While this book falls short of other works by Packer, like Knowing God and A Quest for Godliness, this is still a well-written, well-formatted work that ultimately belongs in every Christian's library if for no other reason than the importance of the topic itself.

Trent Nicholson, Ph.D., D.Min.
Desert Bible Institute, President

Dr. Nicholson is a member of the christianaudio review program. To learn more, visit their website at: www.christianaudio.com.
15 of 17 people found the following review helpful
3.0 out of 5 stars High Expectations Unmet 15 Jun 2013
By David Gunner Gundersen - Published on Amazon.com
Format:Kindle Edition
Based on 2 Corinthians, Weakness Is the Way is a set of seasoned reflections about weakness and the Christian life. Packer first defines and explains weakness (12-21), summing it up as "inadequacy" (13). All types of inadequacies confront humanity: physical weakness, intellectual weakness, personal weakness, positional weakness (status), relational weakness. Further, weakness has many psychological effects, one main effect being the feeling of failure. But the supernatural power of Christ fills those who embrace their finiteness and find strength in him.

In three other chapters, Packer contemplates the Christian's calling (ch. 2), the Christian's giving (ch. 3), and the Christian's hope (ch. 4), all in the context of weakness. Like Paul, the Christian must look to Christ in the gospel, love Christ as the sole motivation for gospel service, and lean on Christ when buffeted by the challenges inherent in that service (50-52).

The first strength of the book is the topic itself: weakness. Like sickness, we don't choose to ponder weakness or talk about weakness until its yoke is upon us. Therefore, proactively sharing biblical reflections on weakness is a gracious ministry from a seasoned saint.

A second strength is the author's condition. This book is best written from a place of weakness, and Packer, by no choice of his own, has achieved that unenvied status. Yet he seems to have grown old graciously, a tribute to the transforming strength of Christ who renews the inner man even as the outer man declines.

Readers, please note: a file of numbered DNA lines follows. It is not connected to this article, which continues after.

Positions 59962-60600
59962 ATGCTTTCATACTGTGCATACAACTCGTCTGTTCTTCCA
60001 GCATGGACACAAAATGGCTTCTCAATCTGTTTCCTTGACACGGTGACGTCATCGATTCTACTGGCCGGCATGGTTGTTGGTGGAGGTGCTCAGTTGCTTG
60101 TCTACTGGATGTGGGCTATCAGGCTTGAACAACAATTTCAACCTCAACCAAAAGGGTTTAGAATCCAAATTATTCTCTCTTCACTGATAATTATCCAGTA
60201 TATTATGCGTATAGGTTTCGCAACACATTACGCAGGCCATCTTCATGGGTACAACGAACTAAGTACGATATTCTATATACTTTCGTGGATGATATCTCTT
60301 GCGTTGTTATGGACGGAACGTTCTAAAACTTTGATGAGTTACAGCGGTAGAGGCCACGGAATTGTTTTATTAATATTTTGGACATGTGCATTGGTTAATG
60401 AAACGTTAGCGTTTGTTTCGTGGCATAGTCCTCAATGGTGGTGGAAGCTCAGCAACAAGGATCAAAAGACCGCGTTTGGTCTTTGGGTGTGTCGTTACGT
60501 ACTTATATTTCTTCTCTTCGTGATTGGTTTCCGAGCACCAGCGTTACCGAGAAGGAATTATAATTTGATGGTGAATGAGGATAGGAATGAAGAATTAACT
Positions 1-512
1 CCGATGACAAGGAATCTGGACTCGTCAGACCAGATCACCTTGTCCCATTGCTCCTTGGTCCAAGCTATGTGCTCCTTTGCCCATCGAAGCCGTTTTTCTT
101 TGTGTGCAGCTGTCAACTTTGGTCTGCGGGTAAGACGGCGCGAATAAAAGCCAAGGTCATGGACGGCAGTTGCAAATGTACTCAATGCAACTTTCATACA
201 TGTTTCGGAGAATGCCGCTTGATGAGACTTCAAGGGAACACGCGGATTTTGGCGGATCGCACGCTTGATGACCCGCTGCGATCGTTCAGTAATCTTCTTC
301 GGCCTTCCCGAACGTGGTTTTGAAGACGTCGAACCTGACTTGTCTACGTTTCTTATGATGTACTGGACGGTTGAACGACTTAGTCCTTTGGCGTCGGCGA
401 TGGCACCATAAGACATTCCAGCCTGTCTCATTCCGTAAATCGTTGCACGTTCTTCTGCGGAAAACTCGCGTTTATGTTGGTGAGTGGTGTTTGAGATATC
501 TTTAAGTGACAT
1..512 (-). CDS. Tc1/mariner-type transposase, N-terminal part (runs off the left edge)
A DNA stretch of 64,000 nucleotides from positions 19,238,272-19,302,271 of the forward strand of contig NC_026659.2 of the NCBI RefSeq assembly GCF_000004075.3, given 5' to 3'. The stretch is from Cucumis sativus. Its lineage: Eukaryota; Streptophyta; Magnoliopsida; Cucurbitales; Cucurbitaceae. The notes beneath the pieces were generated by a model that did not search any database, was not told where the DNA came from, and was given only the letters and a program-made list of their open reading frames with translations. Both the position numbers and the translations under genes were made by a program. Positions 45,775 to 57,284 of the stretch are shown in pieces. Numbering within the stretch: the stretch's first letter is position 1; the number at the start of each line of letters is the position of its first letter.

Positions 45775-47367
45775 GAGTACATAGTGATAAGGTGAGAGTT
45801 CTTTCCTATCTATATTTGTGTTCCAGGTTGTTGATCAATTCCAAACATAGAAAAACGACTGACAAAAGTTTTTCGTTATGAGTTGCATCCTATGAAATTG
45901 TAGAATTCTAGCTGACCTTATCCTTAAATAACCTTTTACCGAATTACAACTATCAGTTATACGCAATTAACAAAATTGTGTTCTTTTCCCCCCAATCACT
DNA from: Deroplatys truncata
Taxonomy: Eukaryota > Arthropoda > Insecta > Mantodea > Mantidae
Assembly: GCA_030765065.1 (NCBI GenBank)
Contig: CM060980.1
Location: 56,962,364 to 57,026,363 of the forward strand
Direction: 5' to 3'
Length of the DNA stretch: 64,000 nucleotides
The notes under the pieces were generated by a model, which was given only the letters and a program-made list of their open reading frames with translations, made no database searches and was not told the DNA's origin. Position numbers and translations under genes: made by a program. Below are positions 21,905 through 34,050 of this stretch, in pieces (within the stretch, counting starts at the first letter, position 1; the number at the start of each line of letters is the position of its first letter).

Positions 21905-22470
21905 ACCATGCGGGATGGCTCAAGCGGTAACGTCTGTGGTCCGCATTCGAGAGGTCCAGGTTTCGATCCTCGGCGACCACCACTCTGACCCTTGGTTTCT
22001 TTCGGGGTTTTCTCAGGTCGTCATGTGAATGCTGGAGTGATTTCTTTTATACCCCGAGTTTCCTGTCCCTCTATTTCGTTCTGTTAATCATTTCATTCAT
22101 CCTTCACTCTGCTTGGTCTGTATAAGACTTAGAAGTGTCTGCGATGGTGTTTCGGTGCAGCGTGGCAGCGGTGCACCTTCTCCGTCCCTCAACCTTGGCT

However, the book did not meet my high expectations based on Crossway's appetizing promotional video, Packer's reputation for insight and clarity, and the inviting title of the book itself. The book often settles on unexpected topics for extended periods of time before drawing them back into the theme of weakness. I didn't expect one out of the four chapters to focus on finances and generosity (ch. 3), but 2 Corinthians 8-9 gives rise to just such a reflection. Finances are certainly a primary area of perceived strength or weakness in most people's lives, but more nuanced insights regarding physical weakness or spiritual weakness would have filled out the book. Many aspects of weakness went unexplored, as did many scriptural texts from outside 2 Corinthians, so that my high expectations for the book were mostly unmet. The inviting title Weakness Is the Way seemed to write a check it couldn't cash.

The main takeaway is simply that I am thinking more about weakness and its role in the Christian life, which is a welcome contemplation. I only wish this book had stretched and deepened my insight as I had hoped.

* Thanks to Crossway for providing a free copy for an unbiased review.
7 of 7 people found the following review helpful
4.0 out of 5 stars Resonates With MY Heart 2 July 2013
By Thad Bergmeier - Published on Amazon.com
Format:Hardcover
It seems natural to me that the longer you do a job, the more confident you should become in doing it. My father, for instance, is a carpenter. The longer he has worked in that trade, the more confident he has become on how to build things. I could probably guess the same thing could be true of you. The longer you do taxes, the more proficient you becoming in doing them. The longer you clean homes, the more you discover what works and what doesn't. And the list can continue . . . with more experience brings about more confidence.